John Ryan Murphy took over behind the plate and while I irrationally love JRM, losing McCann for any length of time would be a big blow. Not just offensively, but defensively as well. Hopefully it’s nothing serious and the Yankees are just being cautious. The team has an off-day Thursday, so McCann will get the day to rest either way.

Five Years Later: The 2010 Draft

They say you need five years before you can properly evaluate a draft class in baseball, though I don’t totally buy that. I think teams get a pretty good idea of what they have three years after the draft, maybe even two. There are always late-bloomers, of course, but for the most part you can look back just three years later and know how much you helped yourself. But, five years is the common refrain, so I’ve stuck to that with my annual past draft reviews. Now it’s time to tackle the 2010 draft.

The Yankees did not gain or lose any 2010 draft picks during the 2009-10 offseason. Their big moves following the World Series title were trades, specifically for Curtis Granderson and Javier Vazquez Boone Logan. The Yankees made 50 picks in 2010 and signed 29 of them, including each of their first 13 selections. They signed only two of their final 14 picks, however. Four of those 29 players are on the Yankees’ 40-man roster right now and two others are on 40-man rosters with other clubs. One is in the show as of this writing. Let’s review New York’s draft class from five years ago. Here are our five-year look-backs at the 2007, 2008, and 2009 drafts.

The Reach

I remember saying “who in the world is that?” when then-commissioner Bud Selig announced the Yankees had selected New York HS SS Cito Culver with their first round pick, the 32nd overall selection. Culver ranked 168th (!) on Baseball America’s top 200 draft prospects that year and the consensus at the time said he was a third or fourth round talent. To be fair, Culver had come on strong late in the spring and had a lot of helium in the weeks leading up to the draft. He signed for a straight slot $954,000 bonus.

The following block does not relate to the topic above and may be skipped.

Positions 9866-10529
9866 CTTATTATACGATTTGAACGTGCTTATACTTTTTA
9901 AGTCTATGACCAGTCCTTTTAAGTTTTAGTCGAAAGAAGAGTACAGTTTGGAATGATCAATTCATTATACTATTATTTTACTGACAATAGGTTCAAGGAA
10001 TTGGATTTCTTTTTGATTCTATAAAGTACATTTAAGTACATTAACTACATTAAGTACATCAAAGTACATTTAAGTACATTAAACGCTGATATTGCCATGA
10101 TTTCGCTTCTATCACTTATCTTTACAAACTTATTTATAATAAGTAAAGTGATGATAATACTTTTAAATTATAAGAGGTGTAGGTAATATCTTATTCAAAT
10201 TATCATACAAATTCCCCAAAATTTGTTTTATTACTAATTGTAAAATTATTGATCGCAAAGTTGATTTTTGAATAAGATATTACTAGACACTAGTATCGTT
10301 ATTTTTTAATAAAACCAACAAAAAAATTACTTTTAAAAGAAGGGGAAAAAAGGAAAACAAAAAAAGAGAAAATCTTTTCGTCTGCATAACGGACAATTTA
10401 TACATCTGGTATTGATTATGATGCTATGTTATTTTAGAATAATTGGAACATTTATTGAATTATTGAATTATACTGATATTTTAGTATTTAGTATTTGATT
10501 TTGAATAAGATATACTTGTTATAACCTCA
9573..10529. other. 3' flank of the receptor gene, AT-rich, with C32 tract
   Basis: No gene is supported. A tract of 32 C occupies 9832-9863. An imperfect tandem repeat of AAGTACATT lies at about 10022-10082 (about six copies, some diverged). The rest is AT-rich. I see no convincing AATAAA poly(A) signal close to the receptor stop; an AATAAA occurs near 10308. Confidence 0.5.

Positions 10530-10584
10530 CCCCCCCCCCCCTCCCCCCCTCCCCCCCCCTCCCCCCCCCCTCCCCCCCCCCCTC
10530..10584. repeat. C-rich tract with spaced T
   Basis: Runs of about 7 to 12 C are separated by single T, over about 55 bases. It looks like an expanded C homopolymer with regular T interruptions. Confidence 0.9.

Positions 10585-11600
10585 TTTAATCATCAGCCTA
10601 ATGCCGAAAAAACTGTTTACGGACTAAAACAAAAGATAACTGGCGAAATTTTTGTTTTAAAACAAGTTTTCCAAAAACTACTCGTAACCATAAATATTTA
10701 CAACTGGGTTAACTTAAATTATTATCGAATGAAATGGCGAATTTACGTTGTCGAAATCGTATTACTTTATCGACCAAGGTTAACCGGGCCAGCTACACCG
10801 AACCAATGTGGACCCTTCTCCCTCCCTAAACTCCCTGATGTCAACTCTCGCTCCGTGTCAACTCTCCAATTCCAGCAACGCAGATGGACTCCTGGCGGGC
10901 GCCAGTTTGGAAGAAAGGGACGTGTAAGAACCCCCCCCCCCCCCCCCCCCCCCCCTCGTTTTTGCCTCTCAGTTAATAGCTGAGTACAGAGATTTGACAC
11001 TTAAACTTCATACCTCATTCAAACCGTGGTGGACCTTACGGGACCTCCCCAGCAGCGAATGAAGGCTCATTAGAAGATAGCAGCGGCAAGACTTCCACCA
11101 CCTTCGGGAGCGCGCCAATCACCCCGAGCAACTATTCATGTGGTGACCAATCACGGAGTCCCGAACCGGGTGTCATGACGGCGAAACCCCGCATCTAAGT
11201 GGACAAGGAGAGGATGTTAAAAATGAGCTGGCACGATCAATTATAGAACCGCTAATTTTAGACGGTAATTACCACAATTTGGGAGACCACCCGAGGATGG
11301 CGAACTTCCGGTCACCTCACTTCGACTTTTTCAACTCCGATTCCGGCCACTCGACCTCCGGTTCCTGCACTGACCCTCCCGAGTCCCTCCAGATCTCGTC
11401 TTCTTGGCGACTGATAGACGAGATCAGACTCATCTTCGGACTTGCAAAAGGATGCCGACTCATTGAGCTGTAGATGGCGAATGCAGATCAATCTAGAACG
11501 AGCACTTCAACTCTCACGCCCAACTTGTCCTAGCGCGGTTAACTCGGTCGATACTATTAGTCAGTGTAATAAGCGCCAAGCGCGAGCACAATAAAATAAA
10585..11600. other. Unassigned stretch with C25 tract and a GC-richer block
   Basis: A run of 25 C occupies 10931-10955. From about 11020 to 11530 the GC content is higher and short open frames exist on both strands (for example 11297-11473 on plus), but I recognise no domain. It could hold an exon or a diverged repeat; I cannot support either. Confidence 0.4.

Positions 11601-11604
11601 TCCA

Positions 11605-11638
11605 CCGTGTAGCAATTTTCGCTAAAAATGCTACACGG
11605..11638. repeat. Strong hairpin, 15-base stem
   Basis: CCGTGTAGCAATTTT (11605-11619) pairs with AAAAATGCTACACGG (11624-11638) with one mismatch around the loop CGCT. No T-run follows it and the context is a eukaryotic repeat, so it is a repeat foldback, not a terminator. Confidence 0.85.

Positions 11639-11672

The Yankees knew Culver better than any other club. Not only was he a semi-local kid from up near Rochester, but he was also on their Area Code Games team the previous summer, so they had firsthand knowledge of him as a person. The club reportedly loved Culver’s makeup and perseverance — he had some family issues growing up, including his father being sentenced to nine years for arson after burning down the family house — and he was a switch-hitting shortstop with very good athleticism and defensive chops. That’s a great profile in and of itself.

Unfortunately, the team’s belief in Culver as a player and a person has not resulted in a quality prospect. Culver, now 22, is a career .230/.309/.315 hitter in over 2,300 minor league plate appearances, which includes a .178/.213/.237 batting line at Double-A this year. He remains a strong defender (remember this?) but had to stop switch-hitting a few years ago because it just wasn’t working from the left side of the plate. Culver went unselected in the Rule 5 Draft in December and is still with the organization, though he is now basically just an organizational player.

The Yankees reached big time for Culver — for what it’s worth, there was talk the Twins were ready to pop Culver with their second round pick, but I don’t think that justifies the selection — and that was something we knew on draft day. The team went against the grain, and while that isn’t automatically a bad thing, it didn’t work in 2010. Culver is the poster boy for the “safe, signable, great makeup” phase the Yankees went through a few years ago, perhaps not coincidentally after getting burned by Andrew Brackman and Gerrit Cole in 2007 and 2008, respectively.